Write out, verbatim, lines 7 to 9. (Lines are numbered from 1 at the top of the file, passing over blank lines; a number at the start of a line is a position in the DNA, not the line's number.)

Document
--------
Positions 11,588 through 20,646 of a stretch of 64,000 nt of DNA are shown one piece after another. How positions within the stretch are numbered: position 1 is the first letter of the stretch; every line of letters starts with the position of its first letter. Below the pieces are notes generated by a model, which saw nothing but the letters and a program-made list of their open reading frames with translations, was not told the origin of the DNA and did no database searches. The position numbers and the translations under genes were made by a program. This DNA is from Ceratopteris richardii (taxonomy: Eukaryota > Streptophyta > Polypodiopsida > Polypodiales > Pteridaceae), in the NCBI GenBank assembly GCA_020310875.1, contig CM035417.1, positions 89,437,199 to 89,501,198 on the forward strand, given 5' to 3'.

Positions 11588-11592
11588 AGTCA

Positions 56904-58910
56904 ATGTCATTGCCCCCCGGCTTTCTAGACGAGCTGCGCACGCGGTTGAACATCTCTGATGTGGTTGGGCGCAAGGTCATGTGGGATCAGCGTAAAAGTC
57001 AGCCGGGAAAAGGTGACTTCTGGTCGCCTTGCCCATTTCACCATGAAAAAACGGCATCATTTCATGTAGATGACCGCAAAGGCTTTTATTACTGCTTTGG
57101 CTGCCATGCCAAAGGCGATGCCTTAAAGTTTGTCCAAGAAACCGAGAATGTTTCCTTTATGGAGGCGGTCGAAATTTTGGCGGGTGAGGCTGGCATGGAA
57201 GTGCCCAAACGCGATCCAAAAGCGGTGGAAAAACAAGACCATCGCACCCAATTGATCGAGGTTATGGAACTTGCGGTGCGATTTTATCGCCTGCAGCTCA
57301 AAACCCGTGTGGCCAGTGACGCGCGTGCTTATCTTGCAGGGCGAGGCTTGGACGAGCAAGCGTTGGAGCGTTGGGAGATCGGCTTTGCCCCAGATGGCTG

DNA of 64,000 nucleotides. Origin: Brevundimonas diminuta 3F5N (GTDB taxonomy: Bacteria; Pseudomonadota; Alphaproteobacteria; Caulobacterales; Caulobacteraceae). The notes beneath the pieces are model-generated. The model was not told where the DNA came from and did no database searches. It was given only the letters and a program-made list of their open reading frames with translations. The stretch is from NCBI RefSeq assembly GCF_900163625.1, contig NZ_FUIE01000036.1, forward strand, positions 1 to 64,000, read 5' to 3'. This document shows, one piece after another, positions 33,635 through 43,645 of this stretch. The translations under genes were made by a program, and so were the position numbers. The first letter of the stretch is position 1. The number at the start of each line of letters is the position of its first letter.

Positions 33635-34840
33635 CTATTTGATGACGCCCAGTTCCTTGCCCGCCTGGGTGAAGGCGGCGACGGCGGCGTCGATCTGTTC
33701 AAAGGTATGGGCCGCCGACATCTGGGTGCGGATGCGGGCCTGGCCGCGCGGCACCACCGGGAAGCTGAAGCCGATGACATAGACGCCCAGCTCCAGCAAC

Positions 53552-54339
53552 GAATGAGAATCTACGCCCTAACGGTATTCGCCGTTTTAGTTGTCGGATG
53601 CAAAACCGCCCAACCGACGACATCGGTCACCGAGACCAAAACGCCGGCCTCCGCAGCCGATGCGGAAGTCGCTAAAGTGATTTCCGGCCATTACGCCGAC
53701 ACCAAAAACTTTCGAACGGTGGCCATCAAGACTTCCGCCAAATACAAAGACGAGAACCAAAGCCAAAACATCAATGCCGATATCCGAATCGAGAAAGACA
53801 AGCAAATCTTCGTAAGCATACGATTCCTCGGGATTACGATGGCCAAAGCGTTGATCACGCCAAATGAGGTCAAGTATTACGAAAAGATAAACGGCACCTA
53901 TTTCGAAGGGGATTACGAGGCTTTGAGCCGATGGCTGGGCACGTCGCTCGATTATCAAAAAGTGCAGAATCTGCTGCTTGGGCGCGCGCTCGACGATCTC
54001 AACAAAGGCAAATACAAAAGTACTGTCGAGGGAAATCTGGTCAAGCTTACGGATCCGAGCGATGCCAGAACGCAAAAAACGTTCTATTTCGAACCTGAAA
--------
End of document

57101 CTGCCATGCCAAAGGCGATGCCTTAAAGTTTGTCCAAGAAACCGAGAATGTTTCCTTTATGGAGGCGGTCGAAATTTTGGCGGGTGAGGCTGGCATGGAA
57201 GTGCCCAAACGCGATCCAAAAGCGGTGGAAAAACAAGACCATCGCACCCAATTGATCGAGGTTATGGAACTTGCGGTGCGATTTTATCGCCTGCAGCTCA
57301 AAACCCGTGTGGCCAGTGACGCGCGTGCTTATCTTGCAGGGCGAGGCTTGGACGAGCAAGCGTTGGAGCGTTGGGAGATCGGCTTTGCCCCAGATGGCTG